Alpha versus Alfalfa.
Milquetoast step-dad versus alpha-male real dad. In a battle to the PG-13 reconciliation. What did you expect? If ever there was a movie begging to be R-rated, and missing many comic opportunities for its vanilla rating, DADDY’S HOME is it.
Will Ferrell is Brad, the step-dad trying to connect with two step-kids. He unconditionally loves being their dad, no matter their ambivalence or hostility, which means – PG-13 ALERT! – the denouement will have them loving him back. Linda Cardellini is Brad’s average wife, but here, we discover, a literal “trophy” wife. Step-daughter churns out family drawings showing Brad grotesquely dead in most pics. The one where she portrays a knife in his head, he takes as a sign that “At least I’m not dead in this one.”
Out of nowhere – probably a stint in jail – the kids’ biological father, Dusty (Mark Wahlberg), returns. He’s a muscled, bike-riding, street-tough marauder that gets panties wet on women AND men. Invited to stay with the family, Dusty and Brad quickly devolve to dick measuring for the affections of the kids.
Director/co-writer Sean Anders builds on the chemistry Ferrell and Wahlberg established in their other begrudging-buddy-cop film THE OTHER GUYS, another absurdist comedy, raising the absurdity level in DADDY’S HOME. Yet somehow, some reviewers take it so “seriously” they think they’re onto something when criticizing the absurdity of it. What a screeching wasteland of intelligence is the internet. As in THE ‘BURBS, the moment the two neighbors scream over a femur bone and the camera does the gameshow pan-in-and-out, we can kinda guess DADDY’S HOME is absurdist when Brad loses control of Dusty’s motorbike and ends up stuck in the wall like a cartoon.
The Ferrell-Wahlberg chemistry works so well because Ferrell has once again been relegated to the straight man, Wahlberg again proving he’s a better comedian than dramatic actor by stealing all his scenes effortlessly from Ferrell, even as his character Dusty steals all Brad’s mewling thunder.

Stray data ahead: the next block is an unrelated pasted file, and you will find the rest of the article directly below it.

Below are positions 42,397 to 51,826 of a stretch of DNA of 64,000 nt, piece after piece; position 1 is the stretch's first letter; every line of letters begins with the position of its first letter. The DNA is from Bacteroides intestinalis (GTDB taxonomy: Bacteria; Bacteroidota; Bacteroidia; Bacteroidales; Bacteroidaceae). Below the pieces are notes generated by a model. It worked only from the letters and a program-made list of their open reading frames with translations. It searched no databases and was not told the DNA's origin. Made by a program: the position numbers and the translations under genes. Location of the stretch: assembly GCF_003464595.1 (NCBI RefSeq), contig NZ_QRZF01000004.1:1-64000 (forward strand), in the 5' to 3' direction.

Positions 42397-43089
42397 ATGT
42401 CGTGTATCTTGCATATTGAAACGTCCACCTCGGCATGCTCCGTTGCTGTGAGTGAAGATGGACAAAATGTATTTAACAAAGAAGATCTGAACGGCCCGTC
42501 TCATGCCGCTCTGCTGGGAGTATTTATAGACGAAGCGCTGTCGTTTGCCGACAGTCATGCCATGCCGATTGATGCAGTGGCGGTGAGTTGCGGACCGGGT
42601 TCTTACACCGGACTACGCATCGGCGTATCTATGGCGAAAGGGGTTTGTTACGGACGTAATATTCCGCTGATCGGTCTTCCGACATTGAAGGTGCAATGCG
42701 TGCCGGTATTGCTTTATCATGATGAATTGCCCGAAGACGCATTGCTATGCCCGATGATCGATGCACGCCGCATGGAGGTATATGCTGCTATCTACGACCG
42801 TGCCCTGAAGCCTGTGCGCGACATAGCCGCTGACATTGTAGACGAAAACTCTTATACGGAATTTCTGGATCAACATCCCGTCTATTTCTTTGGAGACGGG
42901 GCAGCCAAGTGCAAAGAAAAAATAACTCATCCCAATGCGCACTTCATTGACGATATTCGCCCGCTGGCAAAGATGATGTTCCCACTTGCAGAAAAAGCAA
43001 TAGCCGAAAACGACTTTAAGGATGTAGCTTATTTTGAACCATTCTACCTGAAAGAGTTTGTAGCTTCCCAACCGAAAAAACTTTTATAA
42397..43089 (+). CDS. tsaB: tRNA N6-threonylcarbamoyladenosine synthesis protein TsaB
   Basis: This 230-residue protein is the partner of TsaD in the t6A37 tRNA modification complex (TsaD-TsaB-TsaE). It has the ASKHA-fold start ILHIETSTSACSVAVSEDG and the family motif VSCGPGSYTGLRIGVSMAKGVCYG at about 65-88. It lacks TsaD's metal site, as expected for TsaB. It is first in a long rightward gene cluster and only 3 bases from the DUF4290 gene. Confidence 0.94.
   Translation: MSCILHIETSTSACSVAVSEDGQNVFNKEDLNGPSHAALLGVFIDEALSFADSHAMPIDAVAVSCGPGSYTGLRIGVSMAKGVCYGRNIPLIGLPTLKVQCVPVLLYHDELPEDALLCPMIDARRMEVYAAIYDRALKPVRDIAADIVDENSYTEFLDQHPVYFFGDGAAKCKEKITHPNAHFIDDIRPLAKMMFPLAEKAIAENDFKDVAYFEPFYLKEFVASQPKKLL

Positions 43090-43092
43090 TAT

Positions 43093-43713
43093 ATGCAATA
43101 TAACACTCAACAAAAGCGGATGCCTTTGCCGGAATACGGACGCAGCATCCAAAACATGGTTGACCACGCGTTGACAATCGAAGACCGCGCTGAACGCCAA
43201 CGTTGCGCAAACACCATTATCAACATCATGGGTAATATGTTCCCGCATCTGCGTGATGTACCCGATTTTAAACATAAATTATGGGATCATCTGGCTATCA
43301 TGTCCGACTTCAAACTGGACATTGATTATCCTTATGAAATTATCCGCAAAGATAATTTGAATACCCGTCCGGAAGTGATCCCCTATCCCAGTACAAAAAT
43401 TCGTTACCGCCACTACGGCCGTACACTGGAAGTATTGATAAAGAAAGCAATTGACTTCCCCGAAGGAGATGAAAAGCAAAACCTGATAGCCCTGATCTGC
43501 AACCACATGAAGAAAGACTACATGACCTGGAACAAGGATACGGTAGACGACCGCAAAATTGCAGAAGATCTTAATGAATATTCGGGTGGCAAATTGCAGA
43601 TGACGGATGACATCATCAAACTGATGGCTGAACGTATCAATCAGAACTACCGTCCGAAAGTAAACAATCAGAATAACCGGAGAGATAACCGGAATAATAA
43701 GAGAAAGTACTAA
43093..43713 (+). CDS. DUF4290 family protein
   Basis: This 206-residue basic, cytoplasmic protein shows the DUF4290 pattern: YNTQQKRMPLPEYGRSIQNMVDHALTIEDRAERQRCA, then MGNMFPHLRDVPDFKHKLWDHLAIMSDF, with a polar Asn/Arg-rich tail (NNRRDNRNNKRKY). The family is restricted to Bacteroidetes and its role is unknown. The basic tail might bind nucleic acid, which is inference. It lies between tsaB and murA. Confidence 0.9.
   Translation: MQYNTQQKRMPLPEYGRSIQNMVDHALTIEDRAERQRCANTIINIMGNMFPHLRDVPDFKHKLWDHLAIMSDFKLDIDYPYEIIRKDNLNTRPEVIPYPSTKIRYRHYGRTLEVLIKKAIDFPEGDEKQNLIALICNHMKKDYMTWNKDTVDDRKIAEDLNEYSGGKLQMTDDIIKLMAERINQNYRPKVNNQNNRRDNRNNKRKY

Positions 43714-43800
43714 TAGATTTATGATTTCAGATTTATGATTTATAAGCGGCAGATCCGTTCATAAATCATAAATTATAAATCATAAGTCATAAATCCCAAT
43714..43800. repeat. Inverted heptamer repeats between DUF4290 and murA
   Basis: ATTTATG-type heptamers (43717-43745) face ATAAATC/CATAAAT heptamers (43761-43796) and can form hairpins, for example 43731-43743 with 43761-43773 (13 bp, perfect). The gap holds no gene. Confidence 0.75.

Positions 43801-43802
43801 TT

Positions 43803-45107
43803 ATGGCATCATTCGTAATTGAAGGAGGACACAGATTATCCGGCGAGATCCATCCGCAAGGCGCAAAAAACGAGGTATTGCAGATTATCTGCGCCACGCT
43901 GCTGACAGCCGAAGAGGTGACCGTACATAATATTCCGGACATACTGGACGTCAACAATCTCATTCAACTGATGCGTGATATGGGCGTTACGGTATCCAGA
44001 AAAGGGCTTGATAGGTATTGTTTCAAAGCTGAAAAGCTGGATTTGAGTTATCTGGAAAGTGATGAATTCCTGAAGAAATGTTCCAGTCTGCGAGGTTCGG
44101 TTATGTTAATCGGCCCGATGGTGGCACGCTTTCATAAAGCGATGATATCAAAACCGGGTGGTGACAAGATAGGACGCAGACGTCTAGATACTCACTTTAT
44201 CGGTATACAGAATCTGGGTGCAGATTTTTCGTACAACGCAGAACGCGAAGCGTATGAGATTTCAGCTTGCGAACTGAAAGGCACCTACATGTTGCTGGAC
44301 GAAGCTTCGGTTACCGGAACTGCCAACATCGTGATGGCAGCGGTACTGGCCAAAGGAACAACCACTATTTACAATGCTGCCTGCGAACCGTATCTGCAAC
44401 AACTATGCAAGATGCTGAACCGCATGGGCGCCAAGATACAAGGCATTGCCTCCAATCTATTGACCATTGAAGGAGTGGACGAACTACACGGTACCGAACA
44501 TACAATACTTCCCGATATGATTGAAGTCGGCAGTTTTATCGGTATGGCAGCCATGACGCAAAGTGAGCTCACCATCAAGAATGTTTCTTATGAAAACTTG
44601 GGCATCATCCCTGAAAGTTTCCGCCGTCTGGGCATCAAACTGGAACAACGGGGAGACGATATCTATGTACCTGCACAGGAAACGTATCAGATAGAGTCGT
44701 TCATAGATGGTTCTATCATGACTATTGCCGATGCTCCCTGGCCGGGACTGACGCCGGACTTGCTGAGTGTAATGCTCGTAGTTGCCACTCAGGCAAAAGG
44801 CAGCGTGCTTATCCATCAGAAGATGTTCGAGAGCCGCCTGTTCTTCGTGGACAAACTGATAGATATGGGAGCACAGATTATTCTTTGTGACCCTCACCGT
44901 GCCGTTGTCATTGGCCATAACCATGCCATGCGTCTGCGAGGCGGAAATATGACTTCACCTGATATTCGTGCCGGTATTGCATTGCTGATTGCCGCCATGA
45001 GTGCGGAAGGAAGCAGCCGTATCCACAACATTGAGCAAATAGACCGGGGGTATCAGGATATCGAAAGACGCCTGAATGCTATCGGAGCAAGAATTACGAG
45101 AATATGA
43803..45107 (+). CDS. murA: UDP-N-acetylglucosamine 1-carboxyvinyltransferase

Ferrell has always worked better as the comic relief (as in ZOOLANDER), rather than the star (ANCHORMAN). When he is surrounded by better comedic talent (counting Wahlberg in that mix), he excels at supporting their roles.
You can’t miss Thomas Haden Church in his supporting role as Brad’s boss at the smooth jazz radio station where he works. With a surfeit of non sequitur stories that highlight the adventures of his erection, Church steals the show. Hannibal Buress (forever known as the Man Who Outed Cosby) also provides a few choice moments as the black handyman whom Brad must fire to prove he’s NOT racist.
This may surprise most viewers, but Cardellini is also a supporting role, even though she’s The Loving Wifey. (You could never have sold me on the storyline that a woman like Cardellini would marry a milksop like Brad over a dynamo like Dusty, but after reading how Paul Stanley the taut rockstar lost megaluscious Donna Dixon to doughy Dan Aykroyd, I now know anything is possible in a universe this screwy.) Cardellini is so underdeveloped she is a McGuffin – the “prize” the men are wrangling over. So it’s very jarring when she starts a voiceover five minutes before the ending. There was no foreshadowing of her insecurities over looks or age, so why suddenly start pondering these things in Dusty’s new lover? This imbalance extends to the kids as well. We only see them from Brad’s point of view; we never learn what they really seek in him – except money and favors.
It was all about the males’ struggle for dominance. Wife says about Dusty, “He was rugged and I fell in love with his badboy image.” Really? Are all you women dimwitted? The answer is no, of course. Because being attracted to a man like Dusty is, in fact, natural. You’re attracted to the evolutionary fitness a male like Dusty purveys; a specimen who will yield good genes for your offspring and fight off predators who may want to destroy them. But ladies, it works both ways: men also only see the primitive evolutionary fitness in females – so don’t begrudge us for saying “She was blonde with big tits and I fell in love with her slutty image.”
There is a shred of poignancy in Dusty admitting he is back to try to reclaim his family (but it may be missed because he reveals this while doing topless pull-ups (ladies… see above). But most of DADDY’S HOME is played for childish laughs, with effective payoffs. It takes us laughing to the very last frame, and then beats us like a red-headed step-child.